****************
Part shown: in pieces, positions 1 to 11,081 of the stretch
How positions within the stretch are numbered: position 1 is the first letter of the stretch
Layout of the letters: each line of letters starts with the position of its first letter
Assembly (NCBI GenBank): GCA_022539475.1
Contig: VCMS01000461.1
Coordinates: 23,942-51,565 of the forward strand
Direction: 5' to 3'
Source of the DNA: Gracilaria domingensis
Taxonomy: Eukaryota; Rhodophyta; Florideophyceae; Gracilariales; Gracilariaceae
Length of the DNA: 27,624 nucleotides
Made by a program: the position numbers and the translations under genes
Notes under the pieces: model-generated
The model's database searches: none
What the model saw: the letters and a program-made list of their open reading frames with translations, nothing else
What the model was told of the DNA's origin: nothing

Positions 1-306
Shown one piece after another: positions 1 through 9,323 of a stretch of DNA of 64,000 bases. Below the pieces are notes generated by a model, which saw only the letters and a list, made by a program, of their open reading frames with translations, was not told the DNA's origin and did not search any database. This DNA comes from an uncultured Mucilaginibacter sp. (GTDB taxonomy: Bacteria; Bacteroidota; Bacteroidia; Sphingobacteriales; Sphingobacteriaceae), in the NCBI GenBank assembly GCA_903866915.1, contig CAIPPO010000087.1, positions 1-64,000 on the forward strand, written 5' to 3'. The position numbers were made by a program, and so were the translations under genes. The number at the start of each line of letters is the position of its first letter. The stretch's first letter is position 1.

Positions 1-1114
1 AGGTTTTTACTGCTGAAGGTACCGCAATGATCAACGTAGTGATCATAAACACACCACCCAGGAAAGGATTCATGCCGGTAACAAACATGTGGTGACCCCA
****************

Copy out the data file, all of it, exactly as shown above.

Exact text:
Part shown: in pieces, positions 1 to 11,081 of the stretch
How positions within the stretch are numbered: position 1 is the first letter of the stretch
Layout of the letters: each line of letters starts with the position of its first letter
Assembly (NCBI GenBank): GCA_022539475.1
Contig: VCMS01000461.1
Coordinates: 23,942-51,565 of the forward strand
Direction: 5' to 3'
Source of the DNA: Gracilaria domingensis
Taxonomy: Eukaryota; Rhodophyta; Florideophyceae; Gracilariales; Gracilariaceae
Length of the DNA: 27,624 nucleotides
Made by a program: the position numbers and the translations under genes
Notes under the pieces: model-generated
The model's database searches: none
What the model saw: the letters and a program-made list of their open reading frames with translations, nothing else
What the model was told of the DNA's origin: nothing

Positions 1-306
Shown one piece after another: positions 1 through 9,323 of a stretch of DNA of 64,000 bases. Below the pieces are notes generated by a model, which saw only the letters and a list, made by a program, of their open reading frames with translations, was not told the DNA's origin and did not search any database. This DNA comes from an uncultured Mucilaginibacter sp. (GTDB taxonomy: Bacteria; Bacteroidota; Bacteroidia; Sphingobacteriales; Sphingobacteriaceae), in the NCBI GenBank assembly GCA_903866915.1, contig CAIPPO010000087.1, positions 1-64,000 on the forward strand, written 5' to 3'. The position numbers were made by a program, and so were the translations under genes. The number at the start of each line of letters is the position of its first letter. The stretch's first letter is position 1.

Positions 1-1114
1 AGGTTTTTACTGCTGAAGGTACCGCAATGATCAACGTAGTGATCATAAACACACCACCCAGGAAAGGATTCATGCCGGTAACAAACATGTGGTGACCCCA